I heard this the other day and I thought it was hilarious. I think the term exists in English, but I’ve never heard it used in everyday speech – usually it’s referred to in specific political discourse.
The English seaside gets a bad rep. And it’s true, you can’t guarantee the weather, but there’s something special about Cornwall that means that doesn’t really matter. It’s raining for a week? Grab your wellies or wetsuit and get stuck in anyway. Sun shining? Then the area really comes to life with surfers, kayaking, coastal walks and cream teas.
St Ives is a pretty seaside village on the northern coast towards the end of the peninsula. It’s one of the most popular holiday spots for a lot of Brits (and, weirdly, also a lot of Germans, Austrians and Swiss. Apparently a famous romance novelist sets a lot of stories here) but the atmosphere manages to remain laid-back, creative and authentically Cornish. Everyone from artists to surfers, gourmet travellers to action-adventurers rubs shoulders at ice cream parlours along the pretty harbour or in the water.
(Download the guide as a PDF here)
How important is your accent when you learn a new language? Obviously you want to be understood, but how essential is it to actually sound like a French-, German-, Italian-speaker? It’s been preying on my mind lately as I try to start using more and more German.
There are languages where it seems essential, such as Chinese where an inflection can change a meaning – but in European languages, it is heading further and further down my to-do list (right under doing my German verb drills).
It’s been hot this summer. Like, really hot. The kind of hot that you hope for on holiday, but which just makes everyday city life unbearable. Luckily, Basel has the solution (and this time it’s not ice cream).
As the mercury rises, Baselers sink. Into the cool waters of the Rhine. Sunny summer days see the river filled with bright, laughing dots as people gently float downstream.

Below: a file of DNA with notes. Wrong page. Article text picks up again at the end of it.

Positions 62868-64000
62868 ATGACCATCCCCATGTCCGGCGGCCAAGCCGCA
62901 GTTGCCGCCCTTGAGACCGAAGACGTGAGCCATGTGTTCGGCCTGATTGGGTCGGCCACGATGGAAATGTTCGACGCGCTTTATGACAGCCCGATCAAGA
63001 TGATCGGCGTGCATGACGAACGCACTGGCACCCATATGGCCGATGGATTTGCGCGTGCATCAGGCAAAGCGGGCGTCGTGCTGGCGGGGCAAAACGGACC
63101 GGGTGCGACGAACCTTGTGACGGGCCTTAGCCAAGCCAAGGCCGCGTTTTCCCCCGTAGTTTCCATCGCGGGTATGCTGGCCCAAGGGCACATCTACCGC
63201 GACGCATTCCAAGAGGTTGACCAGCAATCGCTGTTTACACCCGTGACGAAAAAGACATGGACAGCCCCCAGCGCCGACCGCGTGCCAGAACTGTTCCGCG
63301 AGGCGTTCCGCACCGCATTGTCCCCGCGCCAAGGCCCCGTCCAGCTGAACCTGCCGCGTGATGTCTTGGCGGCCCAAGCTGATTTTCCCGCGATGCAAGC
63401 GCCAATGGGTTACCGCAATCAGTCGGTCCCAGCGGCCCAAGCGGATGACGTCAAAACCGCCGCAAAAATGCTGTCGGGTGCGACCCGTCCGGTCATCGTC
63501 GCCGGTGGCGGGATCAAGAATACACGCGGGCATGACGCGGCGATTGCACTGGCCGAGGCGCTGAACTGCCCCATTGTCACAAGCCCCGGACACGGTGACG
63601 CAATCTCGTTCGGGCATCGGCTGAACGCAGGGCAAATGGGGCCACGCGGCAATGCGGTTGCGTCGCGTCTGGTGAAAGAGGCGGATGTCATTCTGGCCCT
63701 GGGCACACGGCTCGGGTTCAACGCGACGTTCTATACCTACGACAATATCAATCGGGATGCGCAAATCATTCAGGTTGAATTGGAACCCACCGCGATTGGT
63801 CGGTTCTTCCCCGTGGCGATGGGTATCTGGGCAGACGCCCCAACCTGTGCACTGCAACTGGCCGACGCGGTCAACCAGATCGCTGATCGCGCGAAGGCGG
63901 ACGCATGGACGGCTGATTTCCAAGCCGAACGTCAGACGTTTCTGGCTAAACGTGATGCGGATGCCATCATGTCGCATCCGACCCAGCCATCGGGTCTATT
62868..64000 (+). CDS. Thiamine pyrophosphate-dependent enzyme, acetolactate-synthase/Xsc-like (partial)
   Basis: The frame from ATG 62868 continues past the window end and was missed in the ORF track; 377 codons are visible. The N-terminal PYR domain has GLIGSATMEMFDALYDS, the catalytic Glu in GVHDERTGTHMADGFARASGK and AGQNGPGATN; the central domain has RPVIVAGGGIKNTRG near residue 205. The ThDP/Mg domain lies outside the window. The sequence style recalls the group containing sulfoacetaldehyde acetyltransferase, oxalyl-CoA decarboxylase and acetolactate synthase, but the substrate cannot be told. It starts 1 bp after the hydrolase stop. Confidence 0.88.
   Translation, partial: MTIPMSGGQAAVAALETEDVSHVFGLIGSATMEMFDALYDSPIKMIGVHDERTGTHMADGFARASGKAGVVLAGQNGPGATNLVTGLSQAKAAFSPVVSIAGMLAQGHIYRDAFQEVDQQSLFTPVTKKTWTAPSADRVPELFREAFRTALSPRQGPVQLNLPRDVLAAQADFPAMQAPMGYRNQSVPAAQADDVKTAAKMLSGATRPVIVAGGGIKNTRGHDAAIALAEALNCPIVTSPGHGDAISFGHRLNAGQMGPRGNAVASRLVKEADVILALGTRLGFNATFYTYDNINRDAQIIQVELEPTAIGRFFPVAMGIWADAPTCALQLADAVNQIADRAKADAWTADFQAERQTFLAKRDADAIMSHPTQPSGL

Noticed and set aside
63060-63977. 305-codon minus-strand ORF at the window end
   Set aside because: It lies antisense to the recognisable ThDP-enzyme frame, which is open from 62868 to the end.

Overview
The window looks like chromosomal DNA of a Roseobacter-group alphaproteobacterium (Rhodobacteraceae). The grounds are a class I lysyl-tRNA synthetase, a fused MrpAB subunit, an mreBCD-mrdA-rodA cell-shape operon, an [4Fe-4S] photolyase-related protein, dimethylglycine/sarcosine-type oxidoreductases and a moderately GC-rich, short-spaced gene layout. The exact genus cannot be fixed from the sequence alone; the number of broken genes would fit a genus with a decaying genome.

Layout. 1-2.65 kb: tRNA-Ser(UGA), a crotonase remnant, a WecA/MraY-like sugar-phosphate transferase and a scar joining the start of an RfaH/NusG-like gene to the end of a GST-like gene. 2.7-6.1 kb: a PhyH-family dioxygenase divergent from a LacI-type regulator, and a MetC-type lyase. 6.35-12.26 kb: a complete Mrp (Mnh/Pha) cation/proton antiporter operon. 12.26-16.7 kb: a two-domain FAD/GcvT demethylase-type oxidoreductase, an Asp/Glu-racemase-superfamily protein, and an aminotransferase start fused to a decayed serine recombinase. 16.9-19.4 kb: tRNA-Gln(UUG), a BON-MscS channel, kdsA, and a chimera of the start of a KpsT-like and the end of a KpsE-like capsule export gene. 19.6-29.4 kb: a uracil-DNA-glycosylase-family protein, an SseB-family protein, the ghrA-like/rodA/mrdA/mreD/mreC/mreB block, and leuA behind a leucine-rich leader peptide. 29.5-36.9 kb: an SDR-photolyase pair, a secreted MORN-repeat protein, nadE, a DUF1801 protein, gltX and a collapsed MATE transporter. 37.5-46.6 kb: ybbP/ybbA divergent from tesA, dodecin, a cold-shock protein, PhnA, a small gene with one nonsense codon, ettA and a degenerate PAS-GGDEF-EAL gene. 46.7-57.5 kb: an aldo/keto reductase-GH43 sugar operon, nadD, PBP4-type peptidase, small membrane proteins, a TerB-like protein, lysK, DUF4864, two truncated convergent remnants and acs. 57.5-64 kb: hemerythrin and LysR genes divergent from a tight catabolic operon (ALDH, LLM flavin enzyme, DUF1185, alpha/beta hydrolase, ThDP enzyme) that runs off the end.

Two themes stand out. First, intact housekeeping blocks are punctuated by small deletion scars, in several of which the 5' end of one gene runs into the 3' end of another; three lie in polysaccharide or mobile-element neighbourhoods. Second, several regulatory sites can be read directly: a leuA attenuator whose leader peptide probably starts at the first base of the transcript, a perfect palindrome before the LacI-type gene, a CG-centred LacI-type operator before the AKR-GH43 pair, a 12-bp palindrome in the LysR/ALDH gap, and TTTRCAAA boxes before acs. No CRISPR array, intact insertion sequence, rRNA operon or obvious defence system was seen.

Sometimes people say something and I just don’t understand. I technically know what the words mean, but they don’t make any sense.
How do you go hiking when you don’t really like hiking? I have become a little more outdoorsy since coming to Switzerland, but I’m not really a Gortex-clad, hiking-wunderkind just yet. (Or maybe not ever. Probably not ever). I’m still mostly bribed by cheese, and very definitely open to cheating.
Wasserfallen is perfect for hiking-lite because you get to go up in the cable car and come down on giant scooters. That’s right, scooters! For grown-ups!
I have been visiting / living in Basel for a while now, and although there is still a lot left undiscovered, I have definitely found a few favourite places. The list is far from exhaustive, but it’s tried and tested. So, without further ado, here are my ideas for what to see, eat and do in this border city…
(also available as a downloadable PDF here)
As the temperature gauge tickles the mid-thirties there’s only one thing to do in the city: ice cream. The summer has been hot and languid this year, heat bouncing off the buildings and stifling the breeze. Sure, there’s the Rhine to jump into and float along, but it’s not exactly an office-friendly quick fix to the sweltering conditions. So, ice cream.
I thought the mountains would be cold. That even in summer, the sun would shine across the snow drifts, and the people would be wearing puffy jackets and long trousers throughout the season. I was right – sort of. Yes, the actual tops of the mountains are a bit chill. But in the valleys the sun shines at full strength and outdoor activities are de rigeur.
Palm trees line a turquoise lake, the sun shines over the mountains and there’s the gentle lilt of Italian in the air. Welcome to Ticino, Switzerland’s Italian canton.